Trump’s flag-burning tweet ‘troubling’ for its First Amendment ignorance

The New England First Amendment Coalition is deeply troubled by President-Elect Donald Trump’s recent statement calling for the imprisonment or loss of citizenship of those who burn the American flag. While Trump’s comments may reflect the feelings of many citizens, they perpetuate a dangerous misunderstanding about the breadth of the First Amendment and the protection it provides all Americans.

Men, ‘if our daughters and sisters need protection, it is from us’

Since the election over two weeks ago, the nation’s opinion pages have been alive with articles written in despair, often from men lamenting what it all means for their daughters. Slate and The Guardian weighed in, and no less than The New Yorker had a piece on how to handle the news. The screenwriter Aaron Sorkin penned a widely-shared article in which he predicted Trump would commit “an impeachable crime” within the year.

Westport Dems: No place here for xenophobia, misogyny, and intolerance

Since Election Day, the Westport Democratic Town Committee has heard from many people in our community who are struggling to reconcile themselves to this [presidential] result and what it means for our nation. Tuesday night, a week after Election Day, we had a record turnout at our monthly meeting. People who had never attended a DTC meeting before came to express their fear, their anger, and their worry about the future. They spoke of sleepless nights, of difficult conversations with their children, and of feeling like foreigners in their own country.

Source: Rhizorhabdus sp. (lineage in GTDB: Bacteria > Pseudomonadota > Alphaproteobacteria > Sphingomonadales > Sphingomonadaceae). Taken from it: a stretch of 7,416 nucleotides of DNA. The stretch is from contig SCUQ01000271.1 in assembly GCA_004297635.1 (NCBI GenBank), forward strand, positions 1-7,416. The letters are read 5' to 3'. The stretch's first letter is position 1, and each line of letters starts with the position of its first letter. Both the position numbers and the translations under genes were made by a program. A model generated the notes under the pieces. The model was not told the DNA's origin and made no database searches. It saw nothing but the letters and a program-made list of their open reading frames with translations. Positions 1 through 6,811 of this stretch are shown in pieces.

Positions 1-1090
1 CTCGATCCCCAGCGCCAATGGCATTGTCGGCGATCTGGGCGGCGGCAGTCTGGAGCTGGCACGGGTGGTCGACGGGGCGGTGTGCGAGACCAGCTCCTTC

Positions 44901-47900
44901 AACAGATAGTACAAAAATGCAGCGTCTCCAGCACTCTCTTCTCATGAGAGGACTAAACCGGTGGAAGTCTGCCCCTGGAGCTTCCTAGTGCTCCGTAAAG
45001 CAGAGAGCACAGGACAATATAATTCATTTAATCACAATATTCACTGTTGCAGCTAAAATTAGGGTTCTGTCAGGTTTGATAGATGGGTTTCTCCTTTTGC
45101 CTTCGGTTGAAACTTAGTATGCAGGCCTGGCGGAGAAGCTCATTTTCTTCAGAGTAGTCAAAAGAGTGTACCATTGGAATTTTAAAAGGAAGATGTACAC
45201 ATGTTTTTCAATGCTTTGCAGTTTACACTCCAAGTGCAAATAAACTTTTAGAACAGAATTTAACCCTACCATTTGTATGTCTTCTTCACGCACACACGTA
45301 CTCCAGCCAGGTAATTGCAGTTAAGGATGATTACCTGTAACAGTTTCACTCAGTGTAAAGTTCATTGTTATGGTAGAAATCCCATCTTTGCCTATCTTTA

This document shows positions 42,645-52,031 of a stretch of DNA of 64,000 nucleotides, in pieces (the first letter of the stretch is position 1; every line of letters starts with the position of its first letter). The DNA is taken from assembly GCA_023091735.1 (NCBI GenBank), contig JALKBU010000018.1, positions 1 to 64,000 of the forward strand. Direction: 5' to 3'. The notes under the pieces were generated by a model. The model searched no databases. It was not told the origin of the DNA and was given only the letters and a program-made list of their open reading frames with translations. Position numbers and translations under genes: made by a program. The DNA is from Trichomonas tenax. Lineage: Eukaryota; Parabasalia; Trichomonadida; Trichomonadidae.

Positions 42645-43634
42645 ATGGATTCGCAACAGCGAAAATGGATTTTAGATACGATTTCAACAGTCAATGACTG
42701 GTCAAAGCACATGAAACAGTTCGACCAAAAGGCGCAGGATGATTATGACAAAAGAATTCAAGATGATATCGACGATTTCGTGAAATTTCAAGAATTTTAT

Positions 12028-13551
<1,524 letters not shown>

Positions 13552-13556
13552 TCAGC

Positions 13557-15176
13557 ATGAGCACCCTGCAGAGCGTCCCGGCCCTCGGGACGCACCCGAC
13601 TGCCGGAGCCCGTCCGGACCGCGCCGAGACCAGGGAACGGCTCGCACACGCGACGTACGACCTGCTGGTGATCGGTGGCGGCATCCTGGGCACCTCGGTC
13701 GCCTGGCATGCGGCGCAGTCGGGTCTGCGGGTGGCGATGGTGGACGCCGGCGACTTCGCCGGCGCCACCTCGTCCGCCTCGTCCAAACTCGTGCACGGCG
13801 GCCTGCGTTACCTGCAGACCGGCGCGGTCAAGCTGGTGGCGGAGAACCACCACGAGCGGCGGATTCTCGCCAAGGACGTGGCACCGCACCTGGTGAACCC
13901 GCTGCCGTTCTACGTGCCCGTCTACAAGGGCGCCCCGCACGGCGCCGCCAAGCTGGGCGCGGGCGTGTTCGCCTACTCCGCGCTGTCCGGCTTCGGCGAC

In the past week, incidents of racial intimidation and hate speech have sharply risen all around the nation. Sadly, our town has not been immune.

The real war on women in Connecticut

Donald Trump’s atrocious war on women has been on full display, but there’s another war on women that takes place inside our Capitol every legislative session. Big business lobbyists, and the Republicans they now indirectly fund, routinely fight the right of women to achieve equal pay and fair workplace policies that keep women in the workforce.

‘Revolution’ talk serious, from Shays’ Rebellion to today

Disparaging the U.S. government and election system, with menacing warnings and occasionally occupation and weaponry, is in season…. Would-be rebels and gun zealots revive one reason the U.S. Constitution was created: to counter conflicts like Shays’ Rebellion, when Massachusetts farmers burdened by debt took up arms against the Commonwealth in 1786–87.

Politics in 2016: The unthinkable can happen here

On Oct. 27, 1936, Connecticut theater-goers watched It Can’t Happen Here, performed by the Federal Theater Project, one of the New Deal’s progressive jobs programs. The Nobel prize winner Sinclair Lewis had refashioned his dystopian novel into a dramatic play. It premiered simultaneously in 21 cities across the country, including Hartford and Bridgeport. Americans in the 1930s were being groomed to accept fascism as a macho solution to the troubles faced by the United States. Lewis’s It Can’t Happen Here was a roadblock to that disturbing movement.